Varsha Yajman said, “I don’t want to have to keep fighting for a place for women of colour, for diversity to be normalized, and more intersectional representation.”
Yasmin Poole said, “Greater political representation. Beyond just saying ‘women should be in the room’, but diverse women in the room. Demanding representation for all of us.”
Finally, Latoya Rule said, “The decolonial decay of so many institutions. Full panels of people of colour and trans women speaking at future events like this”. She also requested supporters to sign the petition “#BanSpitHoods. Stop Black Deaths in Custody.”
Yasmin Poole next spoke about the future of female leaders, saying she is inspired by the younger generations and encouraged them to continue to push on despite the many barriers. She said she hopes decision makers make more space for young voices.
Dr Stephenson asked, “And if they don’t?”. Yasmin replied, “To those leaders, I say watch out.”
Yasmin Poole is one of 12 women featured in a statement and video advocating for the “safety, respect, [and] equity” of women in Australia this month. The statement and video also featured the 2021 Australian of the Year, Grace Tame, and the catalyst for an investigation into the workplace culture of federal parliament in 2021, Brittany Higgins.
“Every woman in Australia deserves access to a safe place to work, a safe place to live, fair and equal pay, quality free early learning & care, and a justice system that works for survivors”, the website containing their statement reads. The website outlines a series of recommendations to serve these goals.
In the accompanying video, the message calling for an end to the disrespect, harassment, sexism, and racism experienced by women is echoed. The video ends with words from Grace Tame.
She said, “We want an end to the darkness. We will not be silent. Let’s make some noise, Australia”.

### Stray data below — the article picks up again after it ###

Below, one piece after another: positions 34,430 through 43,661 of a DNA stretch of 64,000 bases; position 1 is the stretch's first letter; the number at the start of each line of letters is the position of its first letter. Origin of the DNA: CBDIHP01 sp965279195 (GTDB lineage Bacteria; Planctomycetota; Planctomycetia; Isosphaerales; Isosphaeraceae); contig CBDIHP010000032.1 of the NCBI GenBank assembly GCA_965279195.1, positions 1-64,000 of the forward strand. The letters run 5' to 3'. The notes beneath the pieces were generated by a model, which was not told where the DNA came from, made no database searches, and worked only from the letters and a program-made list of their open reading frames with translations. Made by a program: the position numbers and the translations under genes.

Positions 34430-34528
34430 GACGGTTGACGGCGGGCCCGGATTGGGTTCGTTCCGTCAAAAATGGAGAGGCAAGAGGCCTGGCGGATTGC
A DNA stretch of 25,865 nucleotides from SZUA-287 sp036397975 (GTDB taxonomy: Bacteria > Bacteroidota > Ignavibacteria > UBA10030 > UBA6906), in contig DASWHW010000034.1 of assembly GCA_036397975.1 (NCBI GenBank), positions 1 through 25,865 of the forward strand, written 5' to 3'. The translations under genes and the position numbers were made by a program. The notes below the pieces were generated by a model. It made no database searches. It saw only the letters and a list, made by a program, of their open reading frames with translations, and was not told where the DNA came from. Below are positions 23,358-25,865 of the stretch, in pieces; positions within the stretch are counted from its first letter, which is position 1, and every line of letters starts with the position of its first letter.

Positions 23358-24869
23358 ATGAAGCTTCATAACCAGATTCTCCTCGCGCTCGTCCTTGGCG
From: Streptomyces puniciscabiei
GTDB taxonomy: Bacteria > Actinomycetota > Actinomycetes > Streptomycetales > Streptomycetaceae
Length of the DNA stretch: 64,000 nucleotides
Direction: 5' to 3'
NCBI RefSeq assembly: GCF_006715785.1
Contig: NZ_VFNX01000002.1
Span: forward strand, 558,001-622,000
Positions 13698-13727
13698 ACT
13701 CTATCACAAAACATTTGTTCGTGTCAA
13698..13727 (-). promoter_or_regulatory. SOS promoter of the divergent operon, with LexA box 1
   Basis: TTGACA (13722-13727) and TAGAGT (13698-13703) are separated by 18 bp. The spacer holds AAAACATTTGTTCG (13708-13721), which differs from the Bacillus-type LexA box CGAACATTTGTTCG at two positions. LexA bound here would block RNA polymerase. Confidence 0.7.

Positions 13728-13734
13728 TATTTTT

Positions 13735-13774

The ANU Women’s Department also posted to social media for International Women’s Day. They urged people to not “let their feminism start and end on International Women’s Day.”
ANU Women’s Department
The Instagram post read:
- “We need to critically think about whether our feminism (on International Women’s Day, and more widely) is inclusive of all women and non-binary people”
- “How Can I thoughtfully engage with International Women’s Day?”
- Take time to reseach the history of IWD and feminist criticms of its curront form
- Recognise the hugely disproportionate impact of colonial and patriarchal power and violence on Indigenous Women
- Consider the extent to which your feminism is intersectional
- Think about how you can include trans women and non-binary women in your feminism
- Attend an event that you find genuinely thought-provoking or empowering
- Enange with content produced bby feminists who look and sound diffrenet to you
- Participate in community care! find wellbeing through support of and from those you care about
- understand that today might be a heavy day for you or those around you. Be gentle with yourself.
The caption read: “Don’t let your feminism start and end on International Women’s Day. We can’t wait for a more inclusive, intersectional, and thoughtful future for International Women’s Day and feminisms more broadly.”
Support is available:
Canberra Rape Crisis Center 02 6247 2525 (7am–11pm) or 131 444 (after hours)
1800 RESPECT 1800 737 732
Domestic Violence Crisis Service
Lifeline 13 11 14
ANU Counseling [email protected]
ANU Student Wellbeing [email protected]
ANUSA Women’s Officer [email protected]